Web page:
Mountains, women, and the weight of water
Figure 1: Women and young girls spend hours at a local dhara (spring) collecting water, washing and chatting. Integrated with local cultures and environmental identities, several springs across Garhwal are drying due to increasing human activities and climate change. Source: Author, November 2021.
Water security in the western Himalayan region is met chiefly through natural resources such as springs, aquifers and rivulets, which support livelihood in the form of agriculture, forestry, and animal husbandry. These water resources are increasingly affected by human interventions, natural disasters, and climate change. NITI Aayog, a premier policy think-tank of the Indian government, reported that nearly 30% of the springs in the Indian Himalayan Region are dying while 50% are discharging less water due to combined climate and anthropogenic change. Increasing water scarcity in the mountains poses great constrain on the lives of rural women, who are at the centre of securing water for households. Women spend several hours walking, often making two trips each day to fetch water and carry heavy bucketloads on their heads. Author Anjali Capila notes that women in the mountain have an inherent knowledge of local conditions as it forms the core of their livelihood, culture, and identities. Her study on Garhwal reveals that women share a strong affinity with water and forests (figure 1). Their folk songs often describe how deforestation and drying up of water sources constrain their daily lives.
The Himalayan region is the source of countless perennial rivers, but the people in the mountains are facing water scarcity with an alarming frequency. In several hilly districts of Uttarakhand, over 60% of the rural households depend upon natural resources for their domestic needs. Their drying up is causing water scarcity in the summer months. Several studies, such as the Indian Meteorological Department’s climate change atlas and ‘Climate vulnerability assessment for adaptation planning in India,’ show that Tehri Garhwal has a comparatively high landscape vulnerability due to climate change in India’s mountainous regions. The landscape’s vulnerability originates from reliance on subsistence agriculture and cattle rearing, where water scarcity reduces farm and livestock output, leading to out-migration to cities in search of work. Out-migration by males makes lives more difficult for women in the mountains, who make up 50% of the rural population (Census Data, 2011). Women play a crucial role in managing farms and agriculture, where out-migration results in additional burden while managing household activities, farming and sourcing forest products and water. Water security is essential for sustaining livelihoods, human health, and socio-economic development and has become a central theme of every climate adaptation program in the mountains. We look at how local women helped revive a drying river and implement many grassroots solutions, emphasising their relevance in preventing environmental degradation in the mountains through conserving water and natural resources in Garhwal Himalayas.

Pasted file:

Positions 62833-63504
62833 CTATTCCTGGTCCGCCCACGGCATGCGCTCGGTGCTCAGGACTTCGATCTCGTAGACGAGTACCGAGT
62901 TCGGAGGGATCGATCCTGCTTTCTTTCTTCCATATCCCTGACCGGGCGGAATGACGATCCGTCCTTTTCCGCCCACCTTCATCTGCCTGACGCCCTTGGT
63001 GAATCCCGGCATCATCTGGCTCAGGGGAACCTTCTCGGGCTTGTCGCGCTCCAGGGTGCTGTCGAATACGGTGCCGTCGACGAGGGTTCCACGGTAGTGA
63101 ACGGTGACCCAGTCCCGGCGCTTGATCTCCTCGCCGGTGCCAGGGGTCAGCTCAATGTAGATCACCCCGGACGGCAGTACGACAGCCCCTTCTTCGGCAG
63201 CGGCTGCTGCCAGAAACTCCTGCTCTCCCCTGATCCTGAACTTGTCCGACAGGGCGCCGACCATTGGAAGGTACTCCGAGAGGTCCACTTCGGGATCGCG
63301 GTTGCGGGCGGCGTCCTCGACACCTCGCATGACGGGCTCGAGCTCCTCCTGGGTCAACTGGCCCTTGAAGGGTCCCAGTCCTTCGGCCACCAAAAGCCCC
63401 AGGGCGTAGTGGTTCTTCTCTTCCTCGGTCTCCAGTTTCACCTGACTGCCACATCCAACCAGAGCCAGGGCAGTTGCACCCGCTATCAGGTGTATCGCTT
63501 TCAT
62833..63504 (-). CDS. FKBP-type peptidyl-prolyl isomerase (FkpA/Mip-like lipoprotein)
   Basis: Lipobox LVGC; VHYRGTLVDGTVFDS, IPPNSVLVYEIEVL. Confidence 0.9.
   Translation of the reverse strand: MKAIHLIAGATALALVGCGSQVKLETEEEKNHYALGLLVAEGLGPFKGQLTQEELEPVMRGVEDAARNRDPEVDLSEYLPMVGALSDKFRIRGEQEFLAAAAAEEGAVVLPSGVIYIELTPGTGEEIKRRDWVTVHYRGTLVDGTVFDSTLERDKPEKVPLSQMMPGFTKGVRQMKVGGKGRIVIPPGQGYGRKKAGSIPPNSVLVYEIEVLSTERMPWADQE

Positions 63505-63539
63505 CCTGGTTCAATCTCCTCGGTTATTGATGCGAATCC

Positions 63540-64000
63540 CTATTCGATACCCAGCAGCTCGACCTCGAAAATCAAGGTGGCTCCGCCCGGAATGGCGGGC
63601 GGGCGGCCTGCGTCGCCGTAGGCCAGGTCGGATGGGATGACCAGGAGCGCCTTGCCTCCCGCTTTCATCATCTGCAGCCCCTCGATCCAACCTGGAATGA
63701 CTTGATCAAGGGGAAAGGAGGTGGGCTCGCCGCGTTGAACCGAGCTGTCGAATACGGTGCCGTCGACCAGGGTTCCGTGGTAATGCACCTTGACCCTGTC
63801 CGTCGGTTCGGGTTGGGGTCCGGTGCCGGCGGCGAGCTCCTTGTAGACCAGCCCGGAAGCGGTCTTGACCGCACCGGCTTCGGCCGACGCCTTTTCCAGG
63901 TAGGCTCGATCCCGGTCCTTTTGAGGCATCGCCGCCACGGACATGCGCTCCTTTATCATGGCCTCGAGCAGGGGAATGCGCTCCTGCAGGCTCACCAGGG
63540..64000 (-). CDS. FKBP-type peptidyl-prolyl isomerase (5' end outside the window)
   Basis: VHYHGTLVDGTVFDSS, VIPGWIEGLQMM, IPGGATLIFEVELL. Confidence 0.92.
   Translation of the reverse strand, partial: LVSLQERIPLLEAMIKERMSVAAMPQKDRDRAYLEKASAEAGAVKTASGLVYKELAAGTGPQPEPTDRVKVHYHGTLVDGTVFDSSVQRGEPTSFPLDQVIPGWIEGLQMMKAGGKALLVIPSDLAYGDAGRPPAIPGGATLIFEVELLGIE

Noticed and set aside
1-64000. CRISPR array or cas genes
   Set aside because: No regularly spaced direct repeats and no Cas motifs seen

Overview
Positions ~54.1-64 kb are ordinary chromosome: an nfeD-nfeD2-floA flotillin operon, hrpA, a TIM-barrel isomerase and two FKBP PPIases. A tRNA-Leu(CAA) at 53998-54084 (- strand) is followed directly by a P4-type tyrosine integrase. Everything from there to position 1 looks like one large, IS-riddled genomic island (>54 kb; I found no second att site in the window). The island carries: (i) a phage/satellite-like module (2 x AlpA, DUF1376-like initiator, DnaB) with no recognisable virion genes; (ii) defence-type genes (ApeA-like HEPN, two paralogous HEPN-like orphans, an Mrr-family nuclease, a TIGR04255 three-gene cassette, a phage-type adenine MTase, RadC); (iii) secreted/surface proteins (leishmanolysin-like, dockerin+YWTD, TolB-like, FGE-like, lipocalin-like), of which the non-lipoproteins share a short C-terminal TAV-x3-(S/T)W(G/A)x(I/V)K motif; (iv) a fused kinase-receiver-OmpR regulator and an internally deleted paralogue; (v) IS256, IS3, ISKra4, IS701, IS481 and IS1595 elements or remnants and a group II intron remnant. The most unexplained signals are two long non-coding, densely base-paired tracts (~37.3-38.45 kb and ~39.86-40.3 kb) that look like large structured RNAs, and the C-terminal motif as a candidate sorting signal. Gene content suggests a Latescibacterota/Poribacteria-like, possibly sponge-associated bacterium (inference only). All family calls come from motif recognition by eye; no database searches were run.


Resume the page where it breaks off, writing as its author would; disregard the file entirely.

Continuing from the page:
Reviving river and the Heval river’s watershed
Figure 2: Reviving Heval river valley. The river is a confluence of three smaller streams emerging from the forests above the valley. More than 100,000 inhabitants are dependent upon forests and natural water sources. Source: Author, February 2020.
Heval is 50 kilometres long perennial tributary of the Ganga river in Tehri district in the Garhwal Himalaya of Uttarakhand, India. The Heval river’s water catchment area has been severely affected by increased deforestation and climate change (figure 2).
Springs have dried up, and perennial rivulets have become seasonal streams as water output decreased from 84.29 litres per second (L/S) in 2012 to 33.24 L/S in 2018. The declining water resources impact the local biodiversity, increase soil erosion, reduce cropping from four to two seasons, and abandoning of farming altogether (figure 3).
Figure 3: Dry and affected agricultural terraces near village Pujaldi (top), Eroded and exposed rock bed, and dry rivulets (bottom): Source: Dharam Singh Meena, Uttarakhand Forest Department.
These changes began to influence the livelihoods of approximately 100,000 people who reside in the Heval river’s water catchment. Responding to this acute environmental crisis, ‘The Heval River Rejuvenation Project’ was initiated in 2017 by the local forest department. The project integrates the forest department’s expertise with the local community’s knowledge of water and forests in a participatory approach. The catchment measuring 25,466 hectares was divided into two phases, with a target of reviving 16,168 hectares in its first phase using a hydro-geological approach. Nine smaller sub-catchments were demarcated for detailed surveys, including a forest change analysis and vegetation index from historical satellite data. A detailed analysis identified natural water sources, including 66 springs and 18 streams and potential water recharge zones corresponding to local conditions. Low impact infrastructure such as holding ponds, check dams, and chal-khal (percolation pits along slopes) were built with the help of local communities to recharge the groundwater, reduce soil erosion, and ultimately rejuvenate the river (figure 4).